‘The Power of Community:’ Helping Others during COVID-19
During the early days of the COVID-19 pandemic, Michele Skelton, PhD, associate professor of Health Sciences, wondered if Stetson’s Innovation Lab could address the nationwide shortage of personal protective equipment by producing it for students, former students and their colleagues working on the front lines in area healthcare facilities.
“I have students working in the ER right down the street at AdventHealth in DeLand,” Skelton said. “My alums are PAs (physician assistants), doctors and nurses who are working locally, and I was like, ‘Is there anything we can do for them?’”
Skelton contacted Susan Ryan, the Betty Drees Johnson Dean of the duPont-Ball Library and Learning Technologies, who told her regulatory and liability issues prevent Stetson’s Innovation Lab from producing medical-grade PPEs. Then Skelton came across a story of a Boy Scout in Canada who started 3D printing “ear guards” – small, notched pieces of plastic that hold the elastic bands of a mask, rather than stretching them around one’s ears.
“Our healthcare workers are having to wear their masks so long, for eight- to 12-hour shifts,” Skeleton said. “They’re saying they have ear sores. They have headaches.”
Making ear guards might be a way to help, Skelton surmised.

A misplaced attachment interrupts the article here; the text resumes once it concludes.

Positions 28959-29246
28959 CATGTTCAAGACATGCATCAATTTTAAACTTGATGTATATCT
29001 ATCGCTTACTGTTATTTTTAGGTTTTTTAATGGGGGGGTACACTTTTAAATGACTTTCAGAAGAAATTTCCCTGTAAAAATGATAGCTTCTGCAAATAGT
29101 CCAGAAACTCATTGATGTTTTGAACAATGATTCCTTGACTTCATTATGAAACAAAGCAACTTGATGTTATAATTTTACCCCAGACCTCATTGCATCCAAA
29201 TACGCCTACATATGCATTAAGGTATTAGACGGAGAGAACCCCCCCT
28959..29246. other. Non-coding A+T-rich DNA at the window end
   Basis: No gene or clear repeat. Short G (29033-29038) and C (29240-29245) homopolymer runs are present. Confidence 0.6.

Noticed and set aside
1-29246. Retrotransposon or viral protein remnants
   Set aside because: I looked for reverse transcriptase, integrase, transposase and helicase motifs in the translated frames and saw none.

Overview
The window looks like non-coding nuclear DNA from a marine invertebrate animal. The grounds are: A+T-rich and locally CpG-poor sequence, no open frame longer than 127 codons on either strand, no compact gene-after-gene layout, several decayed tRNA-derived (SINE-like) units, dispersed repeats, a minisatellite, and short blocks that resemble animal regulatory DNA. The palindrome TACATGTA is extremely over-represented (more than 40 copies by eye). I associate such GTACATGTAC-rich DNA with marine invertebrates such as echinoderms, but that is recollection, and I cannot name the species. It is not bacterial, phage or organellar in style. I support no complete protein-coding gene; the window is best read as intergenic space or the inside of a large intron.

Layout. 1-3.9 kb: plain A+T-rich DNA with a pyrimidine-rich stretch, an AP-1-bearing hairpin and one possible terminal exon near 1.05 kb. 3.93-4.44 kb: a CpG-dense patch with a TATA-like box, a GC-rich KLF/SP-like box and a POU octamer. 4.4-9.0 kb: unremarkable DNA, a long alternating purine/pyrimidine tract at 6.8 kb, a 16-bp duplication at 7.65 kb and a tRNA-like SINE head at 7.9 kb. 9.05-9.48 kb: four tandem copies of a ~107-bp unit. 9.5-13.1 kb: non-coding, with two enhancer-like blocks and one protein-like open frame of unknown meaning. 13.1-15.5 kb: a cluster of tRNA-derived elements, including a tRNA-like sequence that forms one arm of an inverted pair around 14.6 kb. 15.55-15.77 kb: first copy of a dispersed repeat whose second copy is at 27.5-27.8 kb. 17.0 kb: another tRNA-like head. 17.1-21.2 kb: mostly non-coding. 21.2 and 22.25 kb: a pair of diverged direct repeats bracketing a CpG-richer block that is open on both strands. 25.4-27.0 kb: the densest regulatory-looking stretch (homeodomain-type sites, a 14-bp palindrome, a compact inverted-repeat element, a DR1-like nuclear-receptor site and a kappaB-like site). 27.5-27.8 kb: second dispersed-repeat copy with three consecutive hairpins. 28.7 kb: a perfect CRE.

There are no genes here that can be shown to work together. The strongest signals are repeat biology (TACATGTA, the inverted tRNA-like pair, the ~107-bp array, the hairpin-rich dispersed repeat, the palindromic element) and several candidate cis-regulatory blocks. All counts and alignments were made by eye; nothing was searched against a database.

Initially, area healthcare workers and first responders were provided with ear guards. Now, students, faculty and staff returning to campus this month will have less mask-induced ear fatigue thanks to a months-long, mass production of ear guards by a Stetson ad-hoc team that included Skelton, Ryan and two Innovation Lab workers: technology specialist Tony Ganus and night library technology specialist Chris Finkle.
Their combined efforts led to the creation of 1,500 ear guards donated to area healthcare providers and first responders, and 6,000 ear guards that will be distributed, along with a mask and hand sanitizer, to the returning Stetson community.
The Innovation Lab, housed in the duPont-Ball Library, includes 3D printers, soldering stations, power tools and a CNC router (computer-controlled cutting machine) that allows students, faculty and staff to create projects for classes, labs, research projects or just for fun.
Ryan noted 3D printers can create objects from metal, wood and even chocolate and other food, but Stetson’s 13 printers, including two $25,000 models, mostly utilize plastics. The lab has been used by entrepreneurship students to create prototypes for products. Chemistry students create molecular models. A music student created a percussion instrument at the lab. Retired art professor Dan Gunderson used the lab to produce some of the toy figurines in his creations.
Skelton’s anatomy and physiology students use the lab to “print anatomical and pathological 3D organs,” she said.
But the mass production of the ear guards was “on a scale that has certainly never happened here before,” Ryan said.
After hitting upon the idea of producing ear guards, Skelton contacted her former student Chris Riccard, who earned his Health Science degree from Stetson in 2008, and who is now an MD and hospitalist at AdventHealth in Daytona Beach: Would ear guards help him and his colleagues?
“He said, “This would be great because we have to wear these masks all the time — we never get to take them off,’” Skeleton said.